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    1. Jacqueline:
      I think you exaggerate what your accent sounds like. However, Tynan would love it if you would really put it on. He's always trying to do it himself, which is very funny and way off the mark.

      Delete
  6. Carlos does that ...

    We have a friend named Kristen and he always says Christine.
    I say, "her name is Kristen."
    He says, "I know."
    I say, "But you called her Christine."
    He says, "I know ... Christine."
    I say, "But her name is KRISTEN!!!!!!!!!"
    He says, "I know."

    We are still having that conversation!

    ReplyDelete
    Replies
    1. Bob:
      I'd say "poor Carlos." But this time, POOR YOU!

      Delete
  7. Great story! As a person who grew up in the southeastern part of the US, I cannot hear or say the difference between pen and pin. Gs rarely find themselves on the end of my verbs and until I was about 14 I thought it very strange that the word "mirra" was spelled "mirror". Fire most definitely is a 2 syllable word. Good thing you had Elena there to translate for you!

    ReplyDelete
    Replies
    1. Wilma:
      I had friends at university (northwestern New York State) who also didn't differentiate between pin and pen. Or merry, mary, and marry. Even Jerry, from the Great Plains, can't hear the difference among those three words (there's no difference when he says them). That drives me a little crazy. I hate being introduced to women named Mary only to find out later it's really Merry! In New York, draw and drawer were pronounced exactly the same. I was 8 when I learned there was an "er" at the end of one of those.

      Delete
    2. Gives new meaning to "Eat, drink, and be Mary!"

      Delete
    3. Wilma:
      So, you understand my problem!

      Delete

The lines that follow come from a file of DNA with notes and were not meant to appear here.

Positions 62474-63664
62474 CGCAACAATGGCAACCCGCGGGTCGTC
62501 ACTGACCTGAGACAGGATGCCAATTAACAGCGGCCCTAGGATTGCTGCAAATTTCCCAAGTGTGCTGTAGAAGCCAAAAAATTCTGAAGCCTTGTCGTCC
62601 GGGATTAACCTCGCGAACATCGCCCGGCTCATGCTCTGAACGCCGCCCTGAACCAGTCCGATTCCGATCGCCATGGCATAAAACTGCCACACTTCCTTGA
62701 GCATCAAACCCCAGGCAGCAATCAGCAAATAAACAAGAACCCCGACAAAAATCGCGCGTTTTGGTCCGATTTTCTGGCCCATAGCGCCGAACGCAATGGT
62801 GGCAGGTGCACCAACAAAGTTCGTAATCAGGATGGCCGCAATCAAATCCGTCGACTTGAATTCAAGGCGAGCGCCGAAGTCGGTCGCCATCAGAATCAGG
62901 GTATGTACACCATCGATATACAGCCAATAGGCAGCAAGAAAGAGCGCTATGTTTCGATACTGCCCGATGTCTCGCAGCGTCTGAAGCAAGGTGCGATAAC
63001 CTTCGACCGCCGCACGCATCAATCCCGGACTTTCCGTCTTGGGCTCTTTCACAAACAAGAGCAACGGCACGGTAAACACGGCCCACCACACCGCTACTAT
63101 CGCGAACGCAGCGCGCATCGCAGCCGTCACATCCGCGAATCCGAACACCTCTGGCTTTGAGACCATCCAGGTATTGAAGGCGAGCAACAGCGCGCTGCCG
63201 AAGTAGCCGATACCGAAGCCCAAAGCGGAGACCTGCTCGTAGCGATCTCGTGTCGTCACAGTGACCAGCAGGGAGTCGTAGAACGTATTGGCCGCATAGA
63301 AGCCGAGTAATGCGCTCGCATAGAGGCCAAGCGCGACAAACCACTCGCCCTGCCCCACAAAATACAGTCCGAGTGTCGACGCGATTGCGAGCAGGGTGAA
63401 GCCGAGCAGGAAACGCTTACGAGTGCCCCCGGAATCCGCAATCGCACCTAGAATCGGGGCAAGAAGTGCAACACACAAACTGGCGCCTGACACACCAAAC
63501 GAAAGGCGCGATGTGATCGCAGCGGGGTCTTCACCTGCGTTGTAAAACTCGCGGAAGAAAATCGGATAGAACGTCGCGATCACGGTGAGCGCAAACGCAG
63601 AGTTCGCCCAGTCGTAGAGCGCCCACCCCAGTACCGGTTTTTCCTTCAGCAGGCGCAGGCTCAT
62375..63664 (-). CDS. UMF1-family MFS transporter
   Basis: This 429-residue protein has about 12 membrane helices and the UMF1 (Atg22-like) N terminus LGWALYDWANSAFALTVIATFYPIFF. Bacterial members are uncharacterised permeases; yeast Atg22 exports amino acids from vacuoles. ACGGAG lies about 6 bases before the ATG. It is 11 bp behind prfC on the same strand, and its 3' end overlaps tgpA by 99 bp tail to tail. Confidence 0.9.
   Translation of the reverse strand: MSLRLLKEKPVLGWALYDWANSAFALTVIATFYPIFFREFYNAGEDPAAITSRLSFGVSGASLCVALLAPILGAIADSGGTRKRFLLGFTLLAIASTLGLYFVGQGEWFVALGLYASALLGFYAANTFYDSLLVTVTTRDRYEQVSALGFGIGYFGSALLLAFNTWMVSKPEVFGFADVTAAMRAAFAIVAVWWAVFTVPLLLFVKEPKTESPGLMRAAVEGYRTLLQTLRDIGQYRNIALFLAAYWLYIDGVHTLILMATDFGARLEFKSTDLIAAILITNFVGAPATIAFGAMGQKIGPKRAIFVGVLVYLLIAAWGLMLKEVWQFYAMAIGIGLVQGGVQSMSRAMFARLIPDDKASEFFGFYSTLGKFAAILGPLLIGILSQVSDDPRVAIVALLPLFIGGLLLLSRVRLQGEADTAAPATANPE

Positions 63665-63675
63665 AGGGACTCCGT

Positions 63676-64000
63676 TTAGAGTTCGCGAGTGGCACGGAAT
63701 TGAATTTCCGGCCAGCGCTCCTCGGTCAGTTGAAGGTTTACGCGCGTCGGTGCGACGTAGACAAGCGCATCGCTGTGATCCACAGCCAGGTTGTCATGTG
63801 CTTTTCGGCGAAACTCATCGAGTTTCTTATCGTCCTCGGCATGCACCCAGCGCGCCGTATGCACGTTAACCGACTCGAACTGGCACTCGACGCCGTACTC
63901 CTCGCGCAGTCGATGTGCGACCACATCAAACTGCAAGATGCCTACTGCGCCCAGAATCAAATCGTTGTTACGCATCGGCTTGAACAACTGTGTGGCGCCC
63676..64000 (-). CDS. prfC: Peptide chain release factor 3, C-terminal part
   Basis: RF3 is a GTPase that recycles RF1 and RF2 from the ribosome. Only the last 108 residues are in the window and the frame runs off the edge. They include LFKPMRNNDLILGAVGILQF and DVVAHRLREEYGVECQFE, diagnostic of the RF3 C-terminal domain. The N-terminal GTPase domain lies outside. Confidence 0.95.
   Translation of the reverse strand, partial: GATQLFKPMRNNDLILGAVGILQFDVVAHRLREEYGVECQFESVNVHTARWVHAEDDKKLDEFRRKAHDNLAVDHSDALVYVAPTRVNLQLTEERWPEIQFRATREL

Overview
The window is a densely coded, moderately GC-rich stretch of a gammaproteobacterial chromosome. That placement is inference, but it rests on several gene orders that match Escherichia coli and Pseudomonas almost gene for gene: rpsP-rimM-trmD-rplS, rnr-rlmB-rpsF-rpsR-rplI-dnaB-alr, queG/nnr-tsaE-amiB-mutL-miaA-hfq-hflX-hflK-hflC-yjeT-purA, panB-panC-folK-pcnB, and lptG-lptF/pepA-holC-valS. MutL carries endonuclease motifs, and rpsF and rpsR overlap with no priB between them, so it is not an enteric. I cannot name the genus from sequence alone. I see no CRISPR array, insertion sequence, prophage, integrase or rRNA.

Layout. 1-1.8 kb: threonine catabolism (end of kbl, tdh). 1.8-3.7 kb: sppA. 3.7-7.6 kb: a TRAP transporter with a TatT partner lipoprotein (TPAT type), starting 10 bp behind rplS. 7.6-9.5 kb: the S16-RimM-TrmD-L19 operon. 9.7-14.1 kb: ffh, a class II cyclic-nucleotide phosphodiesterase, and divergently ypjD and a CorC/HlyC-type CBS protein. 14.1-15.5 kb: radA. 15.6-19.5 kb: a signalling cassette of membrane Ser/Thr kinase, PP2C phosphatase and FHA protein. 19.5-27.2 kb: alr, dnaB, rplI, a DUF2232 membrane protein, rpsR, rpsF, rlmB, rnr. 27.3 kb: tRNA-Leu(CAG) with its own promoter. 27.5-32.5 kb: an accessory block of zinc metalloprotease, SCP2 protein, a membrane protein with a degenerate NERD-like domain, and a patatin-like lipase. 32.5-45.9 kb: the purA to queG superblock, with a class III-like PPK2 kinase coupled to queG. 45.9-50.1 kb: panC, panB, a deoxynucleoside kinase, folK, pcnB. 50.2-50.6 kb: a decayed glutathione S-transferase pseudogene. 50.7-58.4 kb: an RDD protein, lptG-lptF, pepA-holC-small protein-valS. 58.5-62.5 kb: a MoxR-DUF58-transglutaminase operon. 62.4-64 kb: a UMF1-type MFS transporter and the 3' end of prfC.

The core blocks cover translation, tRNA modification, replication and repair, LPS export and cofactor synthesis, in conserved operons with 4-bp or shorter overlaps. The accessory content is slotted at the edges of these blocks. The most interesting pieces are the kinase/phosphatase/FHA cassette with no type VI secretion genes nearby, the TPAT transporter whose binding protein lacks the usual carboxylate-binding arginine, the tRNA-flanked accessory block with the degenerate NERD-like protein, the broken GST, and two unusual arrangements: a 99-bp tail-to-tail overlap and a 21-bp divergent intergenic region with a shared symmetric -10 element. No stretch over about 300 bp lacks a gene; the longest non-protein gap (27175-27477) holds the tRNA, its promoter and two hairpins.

8. We're living in a Mexican town and of course Spanish is the spoken language... however, there are a lot of Canadians here... both normal and French-Canadian (you know what I mean).. as well as a fair amount of folks from all over the USA. I've found with my practically non-existent Spanish and my southeast Ohio twang, my best way of communication is using mime.... I'm getting real good at charades.

    ReplyDelete
    Replies
    1. Sharon:
      And I'll bet you spent most of your life telling people Walter Cronkite spoke like where you came from!

      Delete
  9. Youse guyz musta hung out on toidy-toid and toid.

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    1. Walt the Fourth:
      My father's accent wasn't far from that corner. But, instead toid, what he said sounded more like turd.

      Delete
  10. I wasn't aware of my own north-east England accent until I moved south to Oxford where it didn't take them long to start taking the Micky (Blue Eyes?) out of my way of talking. It was okay for a time, but then their merciless mocking became very annoying. However, nothing brought it home to me so much as when I was asked to say the words 'cork' and 'coke' - and then it hit me! The sounds I was making were absolutely identical. Further, I find that the same vowel sounds come out with saying words like 'boat' and bought', 'taught, tote' etc etc. A revelation! (I still talk the same way, now over 40 years later.)

    ReplyDelete
    Replies
    1. Ray:
      My accent has changed drastically over the years. I'm like a sponge in that way. So, although a lot of people have said over the years they could tell I was from "the city," no one could ever tell me exactly why. Others have told me I have no New York City accent at all. Tynan is very observant... except when it comes to the pronunciation of Peetsaroot.

      Delete
  11. I had an English nanny and I grew up near to Canada so I have long As and mouse sometimes sounds like moose.

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    1. Spo:
      As you can tell, I really love accents and regional dialects. I'm thinking of adopting a Spanish accent in my spoken English. My friend's uncle stowed away on a boat from Sicily when he was 12 and spent the rest of his life in New York City. He spoke broken Italian and broken English -- and confused everyone he met.

      Delete